4. Deeds should be issued in 1 year max and should be transferred immediately to purchasers.

    I have clients who have not transferred from 2006. All their taxes come to me. I have sent them 10s of emails requesting them to transfer their properties to their names.

    There should also be legislation in place to send them the taxes for their properties & penalty to them if they do not transfer within a time fixed time period when the deeds are ready.

    Strict and clear legislation will help in stabilizing the property market.

  5. Generally, the property scandal in Cyprus is characterized by the imposition and transfer of costs to the weaker parties in the property chain and is seen by those who hold economic power as the right thing to do. On the one hand it is about those who hold power making money and on the other making other people spend it. What is morally right, proper and just is not a consideration. Buying property in Cyprus or trusting anyone in the legal, banking and property businesses comes with very significant financial and other (‘soft’) risks.

    I write from experience and would strongly recommend anyone reading this not to buy property in Cyprus. Rent if you must, but buy at your peril. There are other countries / jurisdictions where the risks will be minimal and where one would be treated with dignity and honesty when purchasing a property one could call home. KD.

  6. Maybe there should also be a penalty clause for the delay in providing the transfer fees/ title deeds.

    My goodness if we had a 10% penalty for the delay then I would actually pay nothing and indeed would be in credit!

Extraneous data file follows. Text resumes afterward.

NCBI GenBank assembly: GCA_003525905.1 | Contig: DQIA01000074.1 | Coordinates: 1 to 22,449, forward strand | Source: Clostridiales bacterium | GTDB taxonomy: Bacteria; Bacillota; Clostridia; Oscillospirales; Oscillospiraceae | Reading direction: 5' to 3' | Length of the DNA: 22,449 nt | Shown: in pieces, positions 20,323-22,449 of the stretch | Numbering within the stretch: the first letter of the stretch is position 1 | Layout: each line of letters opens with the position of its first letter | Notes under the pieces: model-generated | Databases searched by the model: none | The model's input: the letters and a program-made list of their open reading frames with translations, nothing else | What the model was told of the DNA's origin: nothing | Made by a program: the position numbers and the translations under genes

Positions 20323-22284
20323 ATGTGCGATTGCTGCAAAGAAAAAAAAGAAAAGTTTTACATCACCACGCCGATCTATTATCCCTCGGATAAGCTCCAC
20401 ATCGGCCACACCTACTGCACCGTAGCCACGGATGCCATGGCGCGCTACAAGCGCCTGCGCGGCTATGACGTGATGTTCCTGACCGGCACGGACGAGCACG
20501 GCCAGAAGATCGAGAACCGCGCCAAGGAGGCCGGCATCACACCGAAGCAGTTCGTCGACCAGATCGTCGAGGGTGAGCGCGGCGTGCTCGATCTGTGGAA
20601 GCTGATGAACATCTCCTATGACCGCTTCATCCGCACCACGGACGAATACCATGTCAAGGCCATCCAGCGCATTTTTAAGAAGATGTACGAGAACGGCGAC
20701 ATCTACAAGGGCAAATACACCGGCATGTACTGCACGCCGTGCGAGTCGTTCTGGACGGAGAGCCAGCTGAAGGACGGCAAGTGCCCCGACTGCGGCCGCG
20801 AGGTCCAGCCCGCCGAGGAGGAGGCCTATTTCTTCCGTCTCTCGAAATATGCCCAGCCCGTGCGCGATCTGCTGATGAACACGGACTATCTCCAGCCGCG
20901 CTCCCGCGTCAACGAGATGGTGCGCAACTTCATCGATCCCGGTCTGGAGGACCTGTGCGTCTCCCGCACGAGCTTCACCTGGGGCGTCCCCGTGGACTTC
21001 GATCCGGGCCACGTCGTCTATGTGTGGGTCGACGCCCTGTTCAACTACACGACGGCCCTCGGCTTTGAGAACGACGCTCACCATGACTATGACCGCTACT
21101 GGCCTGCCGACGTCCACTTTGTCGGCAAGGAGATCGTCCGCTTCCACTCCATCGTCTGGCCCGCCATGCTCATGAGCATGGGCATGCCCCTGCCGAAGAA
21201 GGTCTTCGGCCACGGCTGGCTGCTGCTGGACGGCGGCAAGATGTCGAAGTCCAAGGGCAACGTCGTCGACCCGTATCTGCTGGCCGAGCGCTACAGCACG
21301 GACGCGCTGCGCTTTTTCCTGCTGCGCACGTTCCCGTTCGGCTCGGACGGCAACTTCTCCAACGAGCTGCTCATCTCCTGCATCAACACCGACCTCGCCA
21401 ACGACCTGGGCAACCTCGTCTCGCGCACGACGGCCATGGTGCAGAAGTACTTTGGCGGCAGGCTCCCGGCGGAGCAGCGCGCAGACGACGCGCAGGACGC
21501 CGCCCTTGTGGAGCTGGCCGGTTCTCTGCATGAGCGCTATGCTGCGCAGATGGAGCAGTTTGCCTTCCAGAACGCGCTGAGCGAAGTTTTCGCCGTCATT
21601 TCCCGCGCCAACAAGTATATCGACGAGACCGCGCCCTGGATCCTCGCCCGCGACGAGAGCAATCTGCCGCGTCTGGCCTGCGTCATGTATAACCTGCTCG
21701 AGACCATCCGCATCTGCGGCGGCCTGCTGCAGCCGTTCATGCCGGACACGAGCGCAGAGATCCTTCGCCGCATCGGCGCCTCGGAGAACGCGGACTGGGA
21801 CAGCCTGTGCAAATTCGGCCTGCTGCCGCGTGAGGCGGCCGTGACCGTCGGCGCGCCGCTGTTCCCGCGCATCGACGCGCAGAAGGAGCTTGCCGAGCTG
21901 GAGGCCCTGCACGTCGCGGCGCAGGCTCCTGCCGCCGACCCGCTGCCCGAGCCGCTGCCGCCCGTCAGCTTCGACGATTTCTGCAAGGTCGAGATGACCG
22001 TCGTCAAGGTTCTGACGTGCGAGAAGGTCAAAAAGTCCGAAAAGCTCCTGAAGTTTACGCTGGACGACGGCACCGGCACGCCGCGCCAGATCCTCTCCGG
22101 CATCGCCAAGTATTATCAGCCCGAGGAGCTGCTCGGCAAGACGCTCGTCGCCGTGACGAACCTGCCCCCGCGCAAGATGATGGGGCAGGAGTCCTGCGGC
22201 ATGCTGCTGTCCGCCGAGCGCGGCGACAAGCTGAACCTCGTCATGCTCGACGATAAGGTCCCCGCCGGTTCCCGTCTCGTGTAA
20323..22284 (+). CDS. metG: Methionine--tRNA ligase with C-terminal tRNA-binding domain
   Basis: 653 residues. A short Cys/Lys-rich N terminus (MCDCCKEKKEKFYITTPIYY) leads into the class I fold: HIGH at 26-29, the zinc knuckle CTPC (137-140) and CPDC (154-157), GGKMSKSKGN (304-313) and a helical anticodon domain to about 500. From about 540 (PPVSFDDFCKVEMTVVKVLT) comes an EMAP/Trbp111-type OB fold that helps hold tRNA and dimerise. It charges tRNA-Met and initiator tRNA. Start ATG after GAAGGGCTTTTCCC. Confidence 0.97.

7. Isn’t it the Cypriot authorities who should be fined or penalised for failing to fulfil this obligation by Q2-2013? Maybe a forfeit of 10% of the next portion of bailout funding would be a suitable penalty/incentive. It will be interesting to see which other obligations fail to get accomplished by their due dates in 2013 and 2014.

  8. All well and good but the government are still a long way off collecting this PTF. First of all if this was a site of lets say 10 properties then the whole site must be completed before an application for a completion certificate can be made. The land must then be separated into individual plots. All taxes and loans incurred by the developer against the site must be cleared and at that point temporary title deeds will be issued. Full title will be issued some years later. At what point does the PTF become payable by the purchaser.

    The only way to speed up the collection of this tax would be to cut the length of time between the deposit of the sales contract and the issue of title which in some cases can take 15-20 years. At this stage I would forget the PTF and concentrate on the other points.

  9. I trust that this will be paid by the lawyers who fail to register the sale !
    The purchaser does not control this.

  10. Fair play to the Cypriot government, they’ll charge everyone for breathing if they had the chance.